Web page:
Yesterday, German actor Walter Giller has died from lung cancer at the age of 84. Giller was the cute boy next door of the German cinema of the 1950’s. With Nadja Tiller he became a Dream Couple of the European cinema.
German postcard by Kolibri-Verlag, no. 708. Photo: Filmaufbau.
Prisoner of War
Walter Giller was born in Recklinghausen, Germany in 1927. He was the son of the children’s doctor Dr. Walter Giller and Edwine Giller-Röver and grew up in the Hamburg borough of Hamm. In 1942, at the age of 15 the grammar school pupil was ordered to serve as a Flakhelfer (a German student deployed as child soldier during World War II) in anti-aircraft support. In 1944, Giller became a prisoner of war but got released after staying in a sanatorium for one year to recuperate from a torn lung. Giller then started to study medicine but soon quit his studies to become a trainee at Hamburg's Kammerspiele where he also worked as an assistant director. He later attended actor's training and worked as a supporting actor and assistant director. Giller made his film debut in Artistenblut/Artist’s Blood (1949, Wolfgang Wehrum) starring Hans Richter, which was followed by Kein Engel ist so rein/No Angel Is As Pure (1950, Helmut Weiss).
East-German card by VEB Progress Film-Vertreib, Berlin, nr. 27/322, 1957. Photo: Real Film. Publicity still for Die Tolle Lola (1954, Hans Deppe).
Shy Teenage Lover
Walter Giller mainly appeared in the part of the shy teenage lover, for instance as a student in Primanerinnen/Sixth-Formers (1951, Rolf Thiele) with Ingrid Andree. In 1953, Giller quit working at the theatre to focus on his film career, and soon started to play comic roles in light entertainment films like Liebe im Finanzamt/Love in the Tax Office (1952, Kurt Hoffmann), Skandal im Mädchenpensionat/Scandal at the Girls' School (1953, Erich Kobler) with Marianne Koch, and An jedem Finger zehn/Ten on Every Finger (1954, Erik Ode) with Germaine Damar. Often comical, often shy, but always cute and never abusive he represented in numerous productions the boy next door. In 1956 Giller married beautiful actress Nadja Tiller. In the 1950’s and 1960’s they were seen as a Traumpaar (Dream Couple) of the German entertainment world. In 1956 Giller played next to Heinz Rühmann in the classic comedy Der Hauptmann von Köpenick/The Captain from Köpenick (1956, Helmut Kautner). In 1959 he won the Bundesfilmpreis for his role in Rosen für den Staatsanwalt/Roses for the Prosecutor (1959, Wolfgang Staudte) as a man sentenced to death for a minor offence during the last months of the war who meets his judge (Martin Held) after the war. Two years later Giller won the the Bundesfilmpreis again for his role as a trucker from East Berlin in the East-West drama Zwei unter Millionen/Two Among Millions (1961, Victor Vicas, Wieland Liebske).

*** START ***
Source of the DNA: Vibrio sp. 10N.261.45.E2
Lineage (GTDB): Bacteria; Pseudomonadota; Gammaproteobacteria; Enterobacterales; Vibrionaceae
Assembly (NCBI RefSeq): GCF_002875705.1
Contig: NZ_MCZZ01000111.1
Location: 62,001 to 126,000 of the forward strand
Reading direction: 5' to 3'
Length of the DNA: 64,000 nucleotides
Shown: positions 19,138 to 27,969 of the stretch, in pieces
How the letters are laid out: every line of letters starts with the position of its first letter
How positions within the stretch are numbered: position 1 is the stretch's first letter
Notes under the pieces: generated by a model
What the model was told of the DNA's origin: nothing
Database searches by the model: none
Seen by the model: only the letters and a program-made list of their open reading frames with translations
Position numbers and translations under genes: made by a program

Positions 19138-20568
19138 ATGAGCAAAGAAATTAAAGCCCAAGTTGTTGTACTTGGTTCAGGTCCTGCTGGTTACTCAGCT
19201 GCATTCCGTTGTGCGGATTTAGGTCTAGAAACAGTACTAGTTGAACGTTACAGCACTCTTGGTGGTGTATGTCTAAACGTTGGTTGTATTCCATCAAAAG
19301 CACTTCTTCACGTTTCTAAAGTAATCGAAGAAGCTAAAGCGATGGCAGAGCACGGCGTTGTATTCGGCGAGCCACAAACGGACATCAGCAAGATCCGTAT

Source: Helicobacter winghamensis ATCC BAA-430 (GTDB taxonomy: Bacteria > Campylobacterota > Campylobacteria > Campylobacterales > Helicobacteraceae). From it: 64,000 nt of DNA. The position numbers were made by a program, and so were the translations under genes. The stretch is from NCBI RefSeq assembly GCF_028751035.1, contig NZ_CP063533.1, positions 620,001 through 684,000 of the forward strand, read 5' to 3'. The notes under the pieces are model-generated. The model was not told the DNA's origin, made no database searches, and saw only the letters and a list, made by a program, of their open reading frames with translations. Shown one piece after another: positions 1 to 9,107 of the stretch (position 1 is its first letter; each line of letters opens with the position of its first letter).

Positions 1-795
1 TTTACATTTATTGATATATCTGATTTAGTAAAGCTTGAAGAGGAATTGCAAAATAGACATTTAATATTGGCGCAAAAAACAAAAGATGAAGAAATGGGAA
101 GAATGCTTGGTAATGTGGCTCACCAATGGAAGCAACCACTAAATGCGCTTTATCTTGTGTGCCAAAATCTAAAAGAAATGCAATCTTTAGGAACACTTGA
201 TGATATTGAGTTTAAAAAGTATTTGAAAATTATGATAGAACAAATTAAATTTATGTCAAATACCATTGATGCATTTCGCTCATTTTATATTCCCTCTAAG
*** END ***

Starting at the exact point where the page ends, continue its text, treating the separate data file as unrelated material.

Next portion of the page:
German postcard by WS-Druck, Wanne-Eickel, no. F 47. Photo: Huster.
German postcard by Filmbilder-Vertrieb Ernst Freihoff, Essen, no. 146. Retail price: 10 Pfg. Photo: Arthur Grimm.
Predestined for a Great Film Career
Walter Giller seemed predestined for a great film career, but in the 1960’s he appeared mainly in Krimis (German crime films), Karl May westerns and Pauker comedies. He starred in the international production Fanny Hill (1964, Russ Meyer) and in remakes of the Heinz Rühmann successes Die Drei von der Tankstelle/The Three of the Tank Station (1955, Hans Wolff) and Die Feuerzangenbowle/The Fire Tongue Bowl (1970, Helmut Käutner) but to no avail. One of Walter Giller's few important roles was the part as writer Daddy in the Kurt Tucholsky adaptation Schloss Gripsholm/The Gripsholm Castle (1963, Kurt Hoffmann). He had also played the lead in the award winning TV film Der geborgte Weihnachtsbaum/The Borrowed Christmas Tree (1966, Dietrich Haugk). From the 1970’s on, he changed his focus to television series as Das Traumschiff/The Dream Boat (1983) and Sylter Geschichten/Tales From Sylt (1995, Karsten Wichniarz). He intensified his stage work, and did many tours, often together with Nadja Tiller. In 2006 the duo won a Bambi award for their lifetime achievements. They have a daughter, Natascha, and a son, Jan-Claudius. The last years they lived in a retirement home in Hamburg. There Walter Giller died on 15 december 2011, aged 84.
German postcard by ISV, no. M 3. Photo: Europa Film/Grimm.
Big German card by ISV, no. MX 3. Photo: Europa Film/Grimm.
Sources: Tom B. (Boot Hill), Filmportal.de, Wikipedia, Prisma, and IMDb.